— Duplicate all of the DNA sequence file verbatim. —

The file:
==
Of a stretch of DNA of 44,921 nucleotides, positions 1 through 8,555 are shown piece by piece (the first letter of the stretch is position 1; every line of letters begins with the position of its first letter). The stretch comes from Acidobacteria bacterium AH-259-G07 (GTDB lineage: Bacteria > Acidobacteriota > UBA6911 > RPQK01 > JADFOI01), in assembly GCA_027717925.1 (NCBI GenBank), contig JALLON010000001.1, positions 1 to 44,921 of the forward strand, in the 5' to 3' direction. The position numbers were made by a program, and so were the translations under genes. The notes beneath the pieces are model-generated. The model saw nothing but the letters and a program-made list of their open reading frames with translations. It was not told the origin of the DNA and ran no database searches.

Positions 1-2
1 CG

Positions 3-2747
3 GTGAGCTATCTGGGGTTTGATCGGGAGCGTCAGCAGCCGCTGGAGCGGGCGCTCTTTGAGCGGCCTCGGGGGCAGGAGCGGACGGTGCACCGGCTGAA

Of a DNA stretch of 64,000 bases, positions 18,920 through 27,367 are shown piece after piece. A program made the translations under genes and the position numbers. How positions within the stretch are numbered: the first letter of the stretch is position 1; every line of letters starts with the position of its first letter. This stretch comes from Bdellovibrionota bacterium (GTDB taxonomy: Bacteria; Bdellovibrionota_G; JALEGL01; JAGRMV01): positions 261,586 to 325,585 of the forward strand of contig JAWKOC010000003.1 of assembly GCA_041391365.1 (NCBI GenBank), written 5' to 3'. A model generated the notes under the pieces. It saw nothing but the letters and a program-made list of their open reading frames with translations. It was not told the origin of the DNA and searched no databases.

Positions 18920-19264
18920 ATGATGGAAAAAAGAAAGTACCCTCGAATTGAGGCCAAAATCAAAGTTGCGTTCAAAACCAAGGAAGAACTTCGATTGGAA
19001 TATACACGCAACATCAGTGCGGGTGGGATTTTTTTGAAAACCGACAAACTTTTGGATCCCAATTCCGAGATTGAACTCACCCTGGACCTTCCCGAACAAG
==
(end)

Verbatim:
Of a stretch of DNA of 44,921 nucleotides, positions 1 through 8,555 are shown piece by piece (the first letter of the stretch is position 1; every line of letters begins with the position of its first letter). The stretch comes from Acidobacteria bacterium AH-259-G07 (GTDB lineage: Bacteria > Acidobacteriota > UBA6911 > RPQK01 > JADFOI01), in assembly GCA_027717925.1 (NCBI GenBank), contig JALLON010000001.1, positions 1 to 44,921 of the forward strand, in the 5' to 3' direction. The position numbers were made by a program, and so were the translations under genes. The notes beneath the pieces are model-generated. The model saw nothing but the letters and a program-made list of their open reading frames with translations. It was not told the origin of the DNA and ran no database searches.

Positions 1-2
1 CG

Positions 3-2747
3 GTGAGCTATCTGGGGTTTGATCGGGAGCGTCAGCAGCCGCTGGAGCGGGCGCTCTTTGAGCGGCCTCGGGGGCAGGAGCGGACGGTGCACCGGCTGAA

Of a DNA stretch of 64,000 bases, positions 18,920 through 27,367 are shown piece after piece. A program made the translations under genes and the position numbers. How positions within the stretch are numbered: the first letter of the stretch is position 1; every line of letters starts with the position of its first letter. This stretch comes from Bdellovibrionota bacterium (GTDB taxonomy: Bacteria; Bdellovibrionota_G; JALEGL01; JAGRMV01): positions 261,586 to 325,585 of the forward strand of contig JAWKOC010000003.1 of assembly GCA_041391365.1 (NCBI GenBank), written 5' to 3'. A model generated the notes under the pieces. It saw nothing but the letters and a program-made list of their open reading frames with translations. It was not told the origin of the DNA and searched no databases.

Positions 18920-19264
18920 ATGATGGAAAAAAGAAAGTACCCTCGAATTGAGGCCAAAATCAAAGTTGCGTTCAAAACCAAGGAAGAACTTCGATTGGAA
19001 TATACACGCAACATCAGTGCGGGTGGGATTTTTTTGAAAACCGACAAACTTTTGGATCCCAATTCCGAGATTGAACTCACCCTGGACCTTCCCGAACAAG